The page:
Eliminative materialism goes beyond the materialist claim that mental states have a physical basis and claims that at least some mental states do not exist at all.
I think eliminative materialism is a useful concept (though I suspect that describing it as a "concept" may not sit easy with eliminative materialists). For example, one hypothesis forwarded within the eliminative materialist program is the idea that "beliefs" do not exist. There appears to be poor evidence to suggest that "beliefs" are coded in the neural circuitry of the human brain.
As someone who is easily annoyed - and occasionally offended - by the beliefs of others, I find it useful to entertain the notion that "beliefs" do not exist at all. Instead of resenting others for their noxious moral or religious beliefs, maybe I can present them with data that they haven't yet encountered. And if "beliefs" have very little physical basis in the brain, then I can abandon the assumption that others will act in a consistently noxious way by force of their noxious beliefs, thereby letting me give them the benefit of the doubt.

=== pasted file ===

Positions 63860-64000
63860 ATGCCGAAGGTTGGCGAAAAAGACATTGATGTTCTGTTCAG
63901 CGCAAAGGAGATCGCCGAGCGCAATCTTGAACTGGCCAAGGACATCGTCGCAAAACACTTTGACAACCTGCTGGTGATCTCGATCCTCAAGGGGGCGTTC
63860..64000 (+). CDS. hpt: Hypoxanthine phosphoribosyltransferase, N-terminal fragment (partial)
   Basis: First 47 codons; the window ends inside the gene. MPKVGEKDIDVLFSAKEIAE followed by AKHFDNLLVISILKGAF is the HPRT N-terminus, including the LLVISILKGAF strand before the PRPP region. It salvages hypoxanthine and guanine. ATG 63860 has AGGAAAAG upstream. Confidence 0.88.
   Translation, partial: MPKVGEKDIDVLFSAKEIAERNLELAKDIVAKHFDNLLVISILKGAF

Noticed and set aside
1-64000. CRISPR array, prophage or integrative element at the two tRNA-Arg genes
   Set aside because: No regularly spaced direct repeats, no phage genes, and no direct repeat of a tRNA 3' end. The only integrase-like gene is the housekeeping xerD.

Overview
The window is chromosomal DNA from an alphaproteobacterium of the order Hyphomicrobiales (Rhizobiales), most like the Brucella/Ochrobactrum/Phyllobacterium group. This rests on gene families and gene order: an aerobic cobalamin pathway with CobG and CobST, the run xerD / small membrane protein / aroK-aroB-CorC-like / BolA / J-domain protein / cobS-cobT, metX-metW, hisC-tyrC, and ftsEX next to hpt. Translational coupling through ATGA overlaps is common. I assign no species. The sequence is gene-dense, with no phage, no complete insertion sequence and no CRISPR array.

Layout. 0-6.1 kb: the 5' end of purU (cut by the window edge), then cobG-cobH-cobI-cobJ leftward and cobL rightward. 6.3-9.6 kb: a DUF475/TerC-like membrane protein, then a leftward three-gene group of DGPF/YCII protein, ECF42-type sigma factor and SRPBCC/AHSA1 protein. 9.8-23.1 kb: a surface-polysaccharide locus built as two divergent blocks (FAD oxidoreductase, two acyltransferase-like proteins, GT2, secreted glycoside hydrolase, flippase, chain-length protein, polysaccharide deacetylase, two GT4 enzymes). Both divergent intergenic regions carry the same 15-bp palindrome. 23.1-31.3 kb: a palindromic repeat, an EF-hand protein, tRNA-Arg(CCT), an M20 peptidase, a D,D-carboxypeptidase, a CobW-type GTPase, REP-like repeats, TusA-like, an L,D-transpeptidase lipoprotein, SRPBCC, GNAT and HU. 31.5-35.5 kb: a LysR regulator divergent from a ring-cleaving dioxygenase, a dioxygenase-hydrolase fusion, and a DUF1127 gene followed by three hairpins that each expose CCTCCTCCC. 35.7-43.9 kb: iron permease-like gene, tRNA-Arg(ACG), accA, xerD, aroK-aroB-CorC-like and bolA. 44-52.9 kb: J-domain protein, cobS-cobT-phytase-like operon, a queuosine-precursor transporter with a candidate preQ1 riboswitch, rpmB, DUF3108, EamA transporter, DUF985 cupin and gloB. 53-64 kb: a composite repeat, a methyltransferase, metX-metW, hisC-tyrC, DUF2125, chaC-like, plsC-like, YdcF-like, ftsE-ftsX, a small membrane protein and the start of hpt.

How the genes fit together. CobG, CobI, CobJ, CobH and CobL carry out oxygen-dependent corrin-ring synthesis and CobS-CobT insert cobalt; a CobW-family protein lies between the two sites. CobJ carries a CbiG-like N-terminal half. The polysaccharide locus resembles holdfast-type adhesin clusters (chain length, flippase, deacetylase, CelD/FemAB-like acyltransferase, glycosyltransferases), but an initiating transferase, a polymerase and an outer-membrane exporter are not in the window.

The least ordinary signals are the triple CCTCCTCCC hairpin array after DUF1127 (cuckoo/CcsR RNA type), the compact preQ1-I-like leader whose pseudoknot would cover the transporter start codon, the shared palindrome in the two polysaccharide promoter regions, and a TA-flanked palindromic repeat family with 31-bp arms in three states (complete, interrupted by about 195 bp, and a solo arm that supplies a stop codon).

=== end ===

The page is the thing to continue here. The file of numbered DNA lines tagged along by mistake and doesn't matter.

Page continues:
Switching gears slightly, even as a hobbyist philosopher, I can see how Pat Churchland's argument feels threatening to the pursuit of philosophy, classically understood. Within the eliminative materialism framework, epistemologists, for example, would have to acquaint themselves with the latest developments in cognitive science in order to make philosophical statements about the mind. I'm not sure this would be a bad thing, though it would change my conception of philosophy and upset the status quo of legions of philosophy departments around the world.